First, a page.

Uganda is now home to probably over a million South Sudanese refugees, and our work has brought trees to refugee settlements in an attempt to meet a few basic needs. To date we’ve had success with several species of native, fast-growing timber trees that provide good firewood in the form of fallen branches. Perhaps more significantly, moringa (both the familiar oleifera, and the less well-known stenopetala) have now been planted in the parcels of thousands of refugee families in Northern Uganda to provide basic nutritional supplementation, a perennial vegetable in the form of moringa leaves.
This simple strategy has been quite effective. A significant share of the success owes to the capable work of the local Ugandan managers of these settlements.
I can imagine that in Bangladesh it would also be feasible to establish moringa in refugee areas. These can be planted as quick vegetables in a home garden, edible hedges between parcels, etc. Having many seed-producing trees throughout a camp is hugely beneficial, and in many areas of the tropics seed production starts in less than two years. In most parts of the world where moringa isn’t known, there can be a need for education of settlement/camp residents by those implementing a planting initiative so that the benefits of this plant are delivered.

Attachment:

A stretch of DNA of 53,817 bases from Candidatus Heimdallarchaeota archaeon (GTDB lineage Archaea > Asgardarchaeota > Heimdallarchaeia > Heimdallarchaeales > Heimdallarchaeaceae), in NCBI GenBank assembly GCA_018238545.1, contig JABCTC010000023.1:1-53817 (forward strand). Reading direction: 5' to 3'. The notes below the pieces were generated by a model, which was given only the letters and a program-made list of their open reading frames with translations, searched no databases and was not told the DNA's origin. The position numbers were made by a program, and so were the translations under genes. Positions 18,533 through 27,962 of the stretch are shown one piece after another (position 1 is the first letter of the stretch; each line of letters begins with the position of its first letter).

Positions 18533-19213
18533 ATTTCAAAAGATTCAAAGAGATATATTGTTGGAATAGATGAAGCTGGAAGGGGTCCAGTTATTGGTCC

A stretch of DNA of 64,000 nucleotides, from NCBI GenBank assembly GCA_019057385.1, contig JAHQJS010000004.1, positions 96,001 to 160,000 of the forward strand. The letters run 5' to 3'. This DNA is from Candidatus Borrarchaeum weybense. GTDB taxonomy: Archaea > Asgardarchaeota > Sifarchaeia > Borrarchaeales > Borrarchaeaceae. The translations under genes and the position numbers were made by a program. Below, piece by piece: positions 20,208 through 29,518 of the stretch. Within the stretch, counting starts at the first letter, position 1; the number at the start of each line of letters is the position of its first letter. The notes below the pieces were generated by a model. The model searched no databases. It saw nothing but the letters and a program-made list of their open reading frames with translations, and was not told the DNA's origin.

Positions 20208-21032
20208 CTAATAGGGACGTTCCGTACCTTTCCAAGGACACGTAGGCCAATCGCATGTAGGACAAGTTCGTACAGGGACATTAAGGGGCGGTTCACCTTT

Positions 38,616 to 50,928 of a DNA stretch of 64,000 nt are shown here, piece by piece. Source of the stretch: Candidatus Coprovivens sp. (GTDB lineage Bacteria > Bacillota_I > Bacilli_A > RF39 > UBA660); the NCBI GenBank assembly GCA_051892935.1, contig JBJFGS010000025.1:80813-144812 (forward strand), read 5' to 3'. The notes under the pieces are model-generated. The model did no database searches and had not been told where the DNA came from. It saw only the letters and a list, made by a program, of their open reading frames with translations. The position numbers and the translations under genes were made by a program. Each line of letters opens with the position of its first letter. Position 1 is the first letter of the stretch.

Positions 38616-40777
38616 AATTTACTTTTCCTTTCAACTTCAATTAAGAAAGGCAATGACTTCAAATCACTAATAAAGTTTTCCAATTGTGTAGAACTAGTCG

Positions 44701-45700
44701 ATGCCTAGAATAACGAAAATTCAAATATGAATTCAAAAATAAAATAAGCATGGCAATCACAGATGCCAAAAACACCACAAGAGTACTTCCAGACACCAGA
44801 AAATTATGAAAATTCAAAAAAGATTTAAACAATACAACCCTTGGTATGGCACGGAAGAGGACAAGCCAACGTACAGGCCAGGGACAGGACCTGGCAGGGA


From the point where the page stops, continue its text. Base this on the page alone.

Thanks again for the important thread.
Thank you all for your valuable input and resources! Suddenly it feels like we’re not out there alone. I agree with you Robin, this is a valuable conversation. There is no reason for refugee and IDP camps to be bleak and formidable. Let’s make this our new frontier, changing them to more peaceful and gentler eco-scapes.
I am working with Ywam out of Burtigny in Switzerland. I know that Ywam is doing quite a bit of refugee work not necessarily Agriculture. Would you like me to enquire what people are up to? Ywam’s humanitarian work begain in the 70’s in the refugee camps in Thailand so there are some amazing people to link you with potentially.
I know of Global EcoVillage Network (GEN - see [FB page] that have GEN Emergencies (EmerGEN) try emailing firstname.lastname@example.org Also try Permaculture Resarch Institute and Lemon Tree Trust. Finally I’m a member of the Blueprint Alliance https://www.blueprint-alliance.org/ that doesn’t do emergency response but longer term design for refugee settlements & others.
Hope that helps,
Hi Edward, I was there 6 weeks ago. Not inside the camps but outside. Happy to share what works in that area. I prefer to take the conversation offline. email@example.com
Hi, Robin and everyone